Guest Post: What if?

Rabba Sara Hurwitz shares her thoughts on the meaning of mikveh and the Gathering the Waters International Mikveh Conference. Rabba Hurwitz is a member of the Rabbinic Staff at the Hebrew Institute of Riverdale and the Dean of Yeshivat Maharat.

Rabbi Menachem HaMeiri, (Provence, 1249-1306) teaches that on the day that God commanded Abraham to become circumcised, Sarah went to the mikveh.  Despite the fact that the Torah makes no mention of Sarah’s dip, the Meiri recognized that Sarah sought out a ritual that would transform her essence, changing her from Sarai to Sarah, from a woman to the mother of the Jewish people.

This is the power of the mikveh. The waters have the ability to transform, to unleash human potential.  It is for this reason that so many men and woman gravitated to Mayyim Hayyim’s conference, “Gathering the Waters” this past week.  People came together to share their stories of how the waters served as a source of healing from traumatic events, uplifted their souls in times of sadness, and caressed their skin at life altering moments.

And yet, in order for the mikveh waters to release its mystical powers, one has to be open to embrace the waters. And while mikveh is undergoing a renaissance, and many are finding opportunities to incorporate mikveh use into their lives, for many women, going to the mikveh is laced with tension.  A tedious ritual that is associated with spouses refraining from sex and intimacy.

When I was a child, I almost drowned. I remember the fear and darkness of being engulfed by water. Ever since then, I have had dissonant feelings about submerging my entire body, head and all, into water. So you can imagine my fear the first time I had to immerse in the mikveh before I got married. I say “had to” because, as a Modern Orthodox woman, I knew that it was a mitzvah that I would accept, just as I am vigilant about keeping the laws of kashruth and Shabbat.  I knew that going to the mikveh, especially the first time, was supposed to be a spiritually uplifting moment.  And yet, I was scared.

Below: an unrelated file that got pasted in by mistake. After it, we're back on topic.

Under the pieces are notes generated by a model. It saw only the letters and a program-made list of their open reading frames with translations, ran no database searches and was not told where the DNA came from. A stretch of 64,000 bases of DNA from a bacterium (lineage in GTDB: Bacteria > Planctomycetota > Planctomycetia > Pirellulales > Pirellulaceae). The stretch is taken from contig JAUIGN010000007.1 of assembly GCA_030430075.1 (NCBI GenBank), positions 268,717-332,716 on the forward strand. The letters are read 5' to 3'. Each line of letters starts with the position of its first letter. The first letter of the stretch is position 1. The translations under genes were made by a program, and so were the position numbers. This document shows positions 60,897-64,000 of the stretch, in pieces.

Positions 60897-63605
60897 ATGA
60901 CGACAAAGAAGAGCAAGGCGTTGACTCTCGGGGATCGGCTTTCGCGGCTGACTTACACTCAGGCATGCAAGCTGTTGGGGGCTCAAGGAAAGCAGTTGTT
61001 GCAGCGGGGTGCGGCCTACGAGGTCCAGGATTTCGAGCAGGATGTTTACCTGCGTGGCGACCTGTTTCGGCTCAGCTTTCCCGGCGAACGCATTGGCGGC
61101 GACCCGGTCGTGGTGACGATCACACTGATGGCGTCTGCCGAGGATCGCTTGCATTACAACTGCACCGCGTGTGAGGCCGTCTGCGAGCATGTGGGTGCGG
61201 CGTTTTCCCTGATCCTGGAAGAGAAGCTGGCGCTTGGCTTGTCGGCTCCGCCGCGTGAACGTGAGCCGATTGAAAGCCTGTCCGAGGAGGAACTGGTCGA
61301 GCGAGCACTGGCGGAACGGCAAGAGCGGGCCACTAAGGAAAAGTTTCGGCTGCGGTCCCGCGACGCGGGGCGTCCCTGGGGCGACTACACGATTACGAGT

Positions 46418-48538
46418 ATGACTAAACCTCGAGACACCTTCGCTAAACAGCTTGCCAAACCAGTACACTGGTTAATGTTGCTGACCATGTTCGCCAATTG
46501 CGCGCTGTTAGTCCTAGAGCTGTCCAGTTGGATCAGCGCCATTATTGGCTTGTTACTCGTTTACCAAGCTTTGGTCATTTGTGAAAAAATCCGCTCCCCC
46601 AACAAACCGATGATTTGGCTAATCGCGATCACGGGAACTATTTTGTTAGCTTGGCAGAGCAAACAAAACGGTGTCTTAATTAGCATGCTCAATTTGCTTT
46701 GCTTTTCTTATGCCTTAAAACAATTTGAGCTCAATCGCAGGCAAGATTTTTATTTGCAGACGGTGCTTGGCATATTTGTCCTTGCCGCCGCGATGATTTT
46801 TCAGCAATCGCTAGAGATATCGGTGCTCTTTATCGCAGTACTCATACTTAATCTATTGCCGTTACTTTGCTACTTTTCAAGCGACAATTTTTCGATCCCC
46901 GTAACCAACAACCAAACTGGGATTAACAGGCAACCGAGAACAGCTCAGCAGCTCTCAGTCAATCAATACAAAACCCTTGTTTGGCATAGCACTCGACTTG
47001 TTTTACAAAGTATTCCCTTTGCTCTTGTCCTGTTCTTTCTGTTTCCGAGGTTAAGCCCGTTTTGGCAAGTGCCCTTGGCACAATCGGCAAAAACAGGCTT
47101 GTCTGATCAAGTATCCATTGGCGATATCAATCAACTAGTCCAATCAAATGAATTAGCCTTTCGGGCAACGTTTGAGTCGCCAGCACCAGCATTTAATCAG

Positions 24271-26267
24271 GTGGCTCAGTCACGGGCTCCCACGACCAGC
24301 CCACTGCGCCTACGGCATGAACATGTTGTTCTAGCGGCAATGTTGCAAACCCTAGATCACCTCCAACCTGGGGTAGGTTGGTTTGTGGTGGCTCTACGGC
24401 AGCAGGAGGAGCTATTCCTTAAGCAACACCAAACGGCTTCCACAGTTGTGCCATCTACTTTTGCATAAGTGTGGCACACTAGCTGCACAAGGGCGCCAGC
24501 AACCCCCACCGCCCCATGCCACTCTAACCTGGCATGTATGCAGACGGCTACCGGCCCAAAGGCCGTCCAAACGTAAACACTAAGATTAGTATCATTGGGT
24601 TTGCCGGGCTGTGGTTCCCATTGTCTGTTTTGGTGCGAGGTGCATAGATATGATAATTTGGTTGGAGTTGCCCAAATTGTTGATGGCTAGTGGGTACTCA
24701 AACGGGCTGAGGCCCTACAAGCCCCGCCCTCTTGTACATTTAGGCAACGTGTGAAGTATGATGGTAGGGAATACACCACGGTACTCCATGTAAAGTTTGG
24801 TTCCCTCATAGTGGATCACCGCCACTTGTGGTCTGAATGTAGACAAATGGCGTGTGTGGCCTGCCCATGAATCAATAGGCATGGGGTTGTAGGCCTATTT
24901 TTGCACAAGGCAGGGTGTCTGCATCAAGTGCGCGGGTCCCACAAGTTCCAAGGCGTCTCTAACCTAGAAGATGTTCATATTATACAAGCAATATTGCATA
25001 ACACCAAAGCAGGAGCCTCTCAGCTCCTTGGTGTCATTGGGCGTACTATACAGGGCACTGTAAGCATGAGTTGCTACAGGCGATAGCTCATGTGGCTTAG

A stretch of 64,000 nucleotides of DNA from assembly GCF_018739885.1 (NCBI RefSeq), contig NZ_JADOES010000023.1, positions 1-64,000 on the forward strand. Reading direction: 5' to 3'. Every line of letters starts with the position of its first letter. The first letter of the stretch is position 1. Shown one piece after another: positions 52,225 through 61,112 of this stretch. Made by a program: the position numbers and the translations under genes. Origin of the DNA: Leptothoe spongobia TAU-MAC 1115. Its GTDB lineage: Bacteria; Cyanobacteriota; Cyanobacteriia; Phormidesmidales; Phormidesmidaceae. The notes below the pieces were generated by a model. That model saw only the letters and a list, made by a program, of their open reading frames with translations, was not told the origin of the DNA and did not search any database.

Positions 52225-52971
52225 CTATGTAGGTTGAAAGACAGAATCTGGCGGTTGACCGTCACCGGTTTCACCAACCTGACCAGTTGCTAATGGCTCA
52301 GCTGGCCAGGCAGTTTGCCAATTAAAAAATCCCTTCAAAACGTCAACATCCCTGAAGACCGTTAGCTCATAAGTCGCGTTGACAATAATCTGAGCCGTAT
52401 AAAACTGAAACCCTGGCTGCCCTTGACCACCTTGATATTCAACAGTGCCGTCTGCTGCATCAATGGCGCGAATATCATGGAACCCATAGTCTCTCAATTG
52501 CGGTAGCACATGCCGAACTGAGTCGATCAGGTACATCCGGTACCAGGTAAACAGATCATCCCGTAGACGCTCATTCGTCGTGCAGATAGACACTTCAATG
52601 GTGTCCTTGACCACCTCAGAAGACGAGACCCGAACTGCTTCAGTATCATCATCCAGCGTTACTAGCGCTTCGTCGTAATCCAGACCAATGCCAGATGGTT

And sure enough, when I went down in a beautiful mikveh in south Florida, it was not so successful. That “kosher, kosher, kosher” that I was waiting for did not come. I was flailing my arms, and couldn’t seem to get my head all the way under the water.  After many tries, I finally emerged, and for a fleeting moment, I felt an unexplainable sensation of serenity and joy. And that’s the challenge of traditional mikveh use. How can one turn a traditional and extremely intimate practice, one that for some is a source of stress and difficulty, into a spiritually uplifting moment? Every month?

And then I remember the Meiri’s suggestion that Sarah our foremother sought out the mikveh as a meaningful transformative moment. For those of us who struggle with mikveh use, we have much to gain from Mayyim Hayyim. Mayyim Hayyim is a reminder of what mikveh is supposed to be. It serves as a challenge—to inspire traditional mikveh users to see the “mah im”, the “what if,” the possibility of the mikveh’s power to change our beings. To uplift our souls. Every month.

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